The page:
Anglicans Approve Women Bishops
On July 7 the Church of England voted to consecrate women bishops even though traditionalist clergy threatened to leave the Anglican communion. The General Synod voted down proposals to create “super bishops” which meant that traditionalists could no longer avoid being ministered to by female clergy. Synod bishops voted 28 to 12 for the motion, the clergy voted 124 to 44 and laity voted 111 to 68. Legislation will come back to the synod for review next February and then go to dioceses for final vote requiring a two-thirds majority.
Rome May Welcome Traditional Anglicans
On July 25 Archbishop John Hepworth, Primate of the Traditional Anglican Communion publicized a letter from Cardinal William Levada of the Congregation for the Doctrine of the Faith assuring the archbishop that Rome is giving “serious attention” to the “prospect of corporate unity” raised in a 2007 letter from the Anglican primate. The Traditional Anglican Communion claims 400,000 members worldwide.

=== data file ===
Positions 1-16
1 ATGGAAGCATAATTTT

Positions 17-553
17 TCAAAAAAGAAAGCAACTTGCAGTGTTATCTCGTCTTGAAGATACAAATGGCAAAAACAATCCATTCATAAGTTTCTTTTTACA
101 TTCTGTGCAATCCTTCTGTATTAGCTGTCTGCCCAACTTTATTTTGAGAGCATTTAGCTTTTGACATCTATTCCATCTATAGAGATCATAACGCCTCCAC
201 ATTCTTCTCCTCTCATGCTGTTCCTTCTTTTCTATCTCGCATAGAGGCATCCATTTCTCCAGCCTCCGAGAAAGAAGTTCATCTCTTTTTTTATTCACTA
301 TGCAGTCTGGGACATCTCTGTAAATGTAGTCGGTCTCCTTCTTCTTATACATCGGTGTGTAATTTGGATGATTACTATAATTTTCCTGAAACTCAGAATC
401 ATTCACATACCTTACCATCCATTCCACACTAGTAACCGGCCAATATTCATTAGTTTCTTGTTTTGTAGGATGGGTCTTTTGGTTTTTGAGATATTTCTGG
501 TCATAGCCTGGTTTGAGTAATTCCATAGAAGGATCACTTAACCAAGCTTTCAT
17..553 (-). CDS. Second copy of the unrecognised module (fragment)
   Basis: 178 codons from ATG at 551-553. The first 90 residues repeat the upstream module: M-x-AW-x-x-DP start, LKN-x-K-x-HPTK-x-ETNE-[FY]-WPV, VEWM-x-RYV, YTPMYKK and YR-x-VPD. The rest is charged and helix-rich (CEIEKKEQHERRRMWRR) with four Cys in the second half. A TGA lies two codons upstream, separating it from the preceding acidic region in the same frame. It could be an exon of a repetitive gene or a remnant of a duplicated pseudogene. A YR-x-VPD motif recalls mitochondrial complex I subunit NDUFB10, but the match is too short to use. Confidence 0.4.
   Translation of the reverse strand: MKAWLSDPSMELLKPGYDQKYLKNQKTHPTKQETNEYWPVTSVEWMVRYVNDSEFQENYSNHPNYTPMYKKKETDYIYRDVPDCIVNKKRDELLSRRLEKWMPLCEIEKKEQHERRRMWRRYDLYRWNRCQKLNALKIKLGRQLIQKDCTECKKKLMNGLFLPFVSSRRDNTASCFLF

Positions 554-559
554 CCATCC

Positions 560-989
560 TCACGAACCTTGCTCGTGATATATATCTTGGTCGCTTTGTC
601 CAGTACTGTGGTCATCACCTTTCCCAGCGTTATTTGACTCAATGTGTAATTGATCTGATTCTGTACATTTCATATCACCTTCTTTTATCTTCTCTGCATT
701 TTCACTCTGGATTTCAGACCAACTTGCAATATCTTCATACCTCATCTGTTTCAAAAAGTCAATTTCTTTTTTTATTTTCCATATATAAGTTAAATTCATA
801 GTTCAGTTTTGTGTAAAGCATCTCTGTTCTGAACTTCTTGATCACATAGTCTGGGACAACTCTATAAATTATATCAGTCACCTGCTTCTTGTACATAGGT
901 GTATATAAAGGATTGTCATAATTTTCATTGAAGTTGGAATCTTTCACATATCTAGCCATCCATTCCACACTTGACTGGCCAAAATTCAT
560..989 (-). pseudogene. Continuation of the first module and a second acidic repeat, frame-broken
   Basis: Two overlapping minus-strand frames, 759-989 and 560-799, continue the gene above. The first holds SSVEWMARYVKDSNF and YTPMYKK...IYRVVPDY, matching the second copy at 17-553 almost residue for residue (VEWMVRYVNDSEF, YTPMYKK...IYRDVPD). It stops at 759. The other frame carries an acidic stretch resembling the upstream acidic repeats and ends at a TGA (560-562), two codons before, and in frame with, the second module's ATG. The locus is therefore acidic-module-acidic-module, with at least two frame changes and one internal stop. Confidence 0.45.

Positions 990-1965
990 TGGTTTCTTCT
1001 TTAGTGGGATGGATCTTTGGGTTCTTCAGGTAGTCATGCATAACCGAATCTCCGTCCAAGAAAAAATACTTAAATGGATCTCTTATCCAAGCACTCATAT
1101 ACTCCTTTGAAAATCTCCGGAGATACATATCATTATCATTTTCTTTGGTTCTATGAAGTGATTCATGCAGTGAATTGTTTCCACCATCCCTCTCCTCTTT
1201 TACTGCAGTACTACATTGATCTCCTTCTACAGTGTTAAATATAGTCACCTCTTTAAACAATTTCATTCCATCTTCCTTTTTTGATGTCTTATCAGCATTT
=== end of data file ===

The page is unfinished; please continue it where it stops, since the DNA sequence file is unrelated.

On July 31 Cardinal Walter Kasper gave a grim prognosis for future reunification with the Anglican communion, as a whole: “Although our dialogue has led to a significant agreement on the idea of priesthood, the ordination of women to the episcopate blocks substantially and finally a possible recognition of Anglican orders by the Catholic Church.”
Meanwhile, according to a Vatican official, the Anglican Communion's Lambeth Conference began a process for addressing issues that divide Anglicans and pose challenges for dialogue with the Roman Catholic Church. "The dialogue will continue," said Canadian Msgr. Donald Bolen, who deals with Catholic-Anglican issues at the Pontifical Council for Promoting Christian Unity and who attended the entire conference.
(Reports from The Times of London, Catholic News Agency and Catholic News